This eBook takes a collaborative approach to legal interviewing and counseling. It suggests that clients will be best served when lawyers and clients work together to resolve problems. Under a collaborative decision-making model, the client controls most decisions, but the lawyer structures the process and provides advice in a manner that is likely to yield wise decisions. The Counselor-at-Law explores the major approaches to legal interviewing and counseling and outlines the available research on the psychology and the sociology of clients and lawyers. This eBook explores communication and decision-making theory, memory and recall, power and submission, personality types, and ethics. From this base, the authors construct a model of interviewing and counseling based on the techniques that are effective in real-life encounters. They also include psychological type theory and explain how it can be used to improve a lawyer's communication, interviewing, and counseling skills. This innovative casebook provides students with a template for effective legal interviewing and counseling. The most effective legal counselors are the ones instilled with respect for the client, cognizant of building rapport, aware of the psychological dynamics of the lawyer-client relationship, and equipped with technical communication skills to gather information without sacrificing rapport. This eBook features links to Lexis Advance for further legal research options.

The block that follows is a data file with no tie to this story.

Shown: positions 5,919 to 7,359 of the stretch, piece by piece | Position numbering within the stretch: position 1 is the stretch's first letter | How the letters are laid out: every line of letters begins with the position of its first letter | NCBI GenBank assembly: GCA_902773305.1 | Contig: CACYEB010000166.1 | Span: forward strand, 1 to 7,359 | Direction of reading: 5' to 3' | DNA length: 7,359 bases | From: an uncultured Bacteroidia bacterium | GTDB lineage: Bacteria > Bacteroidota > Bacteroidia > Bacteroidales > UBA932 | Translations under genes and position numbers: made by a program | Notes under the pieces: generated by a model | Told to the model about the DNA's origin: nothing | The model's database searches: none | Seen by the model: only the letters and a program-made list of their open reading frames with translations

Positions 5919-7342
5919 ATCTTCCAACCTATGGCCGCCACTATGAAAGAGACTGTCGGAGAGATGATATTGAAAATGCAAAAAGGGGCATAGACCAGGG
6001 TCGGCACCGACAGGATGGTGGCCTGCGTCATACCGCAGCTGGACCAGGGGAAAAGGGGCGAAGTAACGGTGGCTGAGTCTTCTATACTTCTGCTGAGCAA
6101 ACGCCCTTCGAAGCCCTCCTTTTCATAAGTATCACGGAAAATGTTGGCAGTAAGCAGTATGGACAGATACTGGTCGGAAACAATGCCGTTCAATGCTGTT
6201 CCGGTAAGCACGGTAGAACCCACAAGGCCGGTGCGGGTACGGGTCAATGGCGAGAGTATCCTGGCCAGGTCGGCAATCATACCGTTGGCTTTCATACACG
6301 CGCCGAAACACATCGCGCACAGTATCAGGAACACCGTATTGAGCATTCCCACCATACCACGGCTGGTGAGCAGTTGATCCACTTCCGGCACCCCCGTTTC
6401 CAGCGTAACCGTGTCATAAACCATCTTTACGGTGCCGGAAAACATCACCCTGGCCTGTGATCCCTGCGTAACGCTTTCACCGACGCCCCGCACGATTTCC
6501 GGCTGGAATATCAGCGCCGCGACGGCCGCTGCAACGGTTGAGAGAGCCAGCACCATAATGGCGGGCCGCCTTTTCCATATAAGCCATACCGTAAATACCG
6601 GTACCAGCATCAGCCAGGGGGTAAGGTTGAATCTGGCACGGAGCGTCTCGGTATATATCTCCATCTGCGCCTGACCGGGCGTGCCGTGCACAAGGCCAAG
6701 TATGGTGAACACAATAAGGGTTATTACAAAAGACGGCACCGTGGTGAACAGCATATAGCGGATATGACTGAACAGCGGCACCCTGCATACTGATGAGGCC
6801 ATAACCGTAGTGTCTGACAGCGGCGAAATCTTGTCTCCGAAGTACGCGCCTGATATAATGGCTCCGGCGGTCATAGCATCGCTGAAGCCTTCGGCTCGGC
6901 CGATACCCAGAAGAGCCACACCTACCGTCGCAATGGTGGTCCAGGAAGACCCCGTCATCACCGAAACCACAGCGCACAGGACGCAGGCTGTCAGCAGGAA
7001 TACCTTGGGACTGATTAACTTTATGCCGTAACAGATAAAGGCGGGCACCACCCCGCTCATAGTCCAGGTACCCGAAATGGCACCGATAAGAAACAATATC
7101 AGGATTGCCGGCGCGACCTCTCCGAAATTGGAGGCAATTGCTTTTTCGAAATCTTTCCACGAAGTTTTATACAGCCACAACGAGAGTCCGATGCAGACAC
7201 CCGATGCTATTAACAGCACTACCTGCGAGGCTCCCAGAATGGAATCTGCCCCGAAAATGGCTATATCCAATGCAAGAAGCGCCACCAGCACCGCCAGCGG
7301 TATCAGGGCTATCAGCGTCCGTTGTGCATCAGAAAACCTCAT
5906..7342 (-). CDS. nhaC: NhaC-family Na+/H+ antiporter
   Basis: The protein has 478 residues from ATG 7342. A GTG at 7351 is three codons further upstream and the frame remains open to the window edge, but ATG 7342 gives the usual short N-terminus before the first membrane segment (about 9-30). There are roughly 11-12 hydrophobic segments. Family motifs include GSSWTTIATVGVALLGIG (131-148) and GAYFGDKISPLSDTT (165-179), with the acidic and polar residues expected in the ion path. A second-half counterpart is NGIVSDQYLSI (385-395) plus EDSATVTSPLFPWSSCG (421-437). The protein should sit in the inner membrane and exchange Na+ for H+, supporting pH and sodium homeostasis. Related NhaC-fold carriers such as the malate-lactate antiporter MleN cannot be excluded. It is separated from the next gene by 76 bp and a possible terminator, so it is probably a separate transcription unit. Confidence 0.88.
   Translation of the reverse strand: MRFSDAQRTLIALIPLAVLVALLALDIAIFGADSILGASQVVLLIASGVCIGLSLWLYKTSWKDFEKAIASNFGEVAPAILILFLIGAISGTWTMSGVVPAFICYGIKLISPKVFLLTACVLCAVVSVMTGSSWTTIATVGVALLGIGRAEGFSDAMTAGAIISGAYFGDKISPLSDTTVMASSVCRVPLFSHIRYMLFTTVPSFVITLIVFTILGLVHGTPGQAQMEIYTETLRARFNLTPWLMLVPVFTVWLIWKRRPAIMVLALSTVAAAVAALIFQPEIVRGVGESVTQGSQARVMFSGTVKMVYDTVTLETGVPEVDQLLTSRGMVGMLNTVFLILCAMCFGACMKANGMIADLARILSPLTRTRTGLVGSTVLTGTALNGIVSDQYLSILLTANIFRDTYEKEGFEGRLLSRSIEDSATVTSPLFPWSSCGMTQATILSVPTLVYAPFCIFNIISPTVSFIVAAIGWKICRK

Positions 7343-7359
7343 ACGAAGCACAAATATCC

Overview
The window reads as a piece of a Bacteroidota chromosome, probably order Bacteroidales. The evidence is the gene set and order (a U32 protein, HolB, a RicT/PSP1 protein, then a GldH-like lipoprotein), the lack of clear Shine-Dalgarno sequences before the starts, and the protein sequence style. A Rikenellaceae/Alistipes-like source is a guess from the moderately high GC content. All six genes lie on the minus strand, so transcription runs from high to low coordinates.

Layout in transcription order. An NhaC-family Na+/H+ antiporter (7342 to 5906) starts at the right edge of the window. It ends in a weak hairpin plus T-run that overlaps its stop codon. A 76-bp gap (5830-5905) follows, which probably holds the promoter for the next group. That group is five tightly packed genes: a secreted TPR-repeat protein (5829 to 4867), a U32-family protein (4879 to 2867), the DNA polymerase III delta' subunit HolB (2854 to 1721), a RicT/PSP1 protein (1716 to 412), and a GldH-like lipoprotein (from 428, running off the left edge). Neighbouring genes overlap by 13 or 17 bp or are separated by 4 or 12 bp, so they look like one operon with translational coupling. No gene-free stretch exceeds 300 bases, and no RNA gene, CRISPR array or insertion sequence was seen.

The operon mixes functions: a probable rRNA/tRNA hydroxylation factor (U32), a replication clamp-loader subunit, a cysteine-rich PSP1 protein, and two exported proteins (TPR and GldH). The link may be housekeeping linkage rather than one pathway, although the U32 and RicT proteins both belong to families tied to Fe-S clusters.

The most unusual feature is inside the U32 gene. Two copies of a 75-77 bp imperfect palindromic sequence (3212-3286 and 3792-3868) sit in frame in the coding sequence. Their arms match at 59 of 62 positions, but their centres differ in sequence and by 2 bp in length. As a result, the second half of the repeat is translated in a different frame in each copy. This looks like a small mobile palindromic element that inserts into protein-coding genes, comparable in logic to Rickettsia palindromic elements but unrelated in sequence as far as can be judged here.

This book is a practical, brief, to-the-point text covering the fundamental working parts of a contract and how one should be prepared. It provides an overview of the issues and processes involved in drafting contracts and transactional documents. It enables students to analyze the basic structure of contracts and other deal documents and develop the macro and micro techniques used to efficiently create those documents with precision and clarity. It provides the principles necessary for an understanding of the common structures of transactional documents and their provisions that can then be applied to specific transactions. Beyond structural drafting, this book also covers some of the substantive laws that may affect contracts. This book provides a standard structure that is ideal for a two- to three-credit-hour course taught by full-time or adjunct faculty.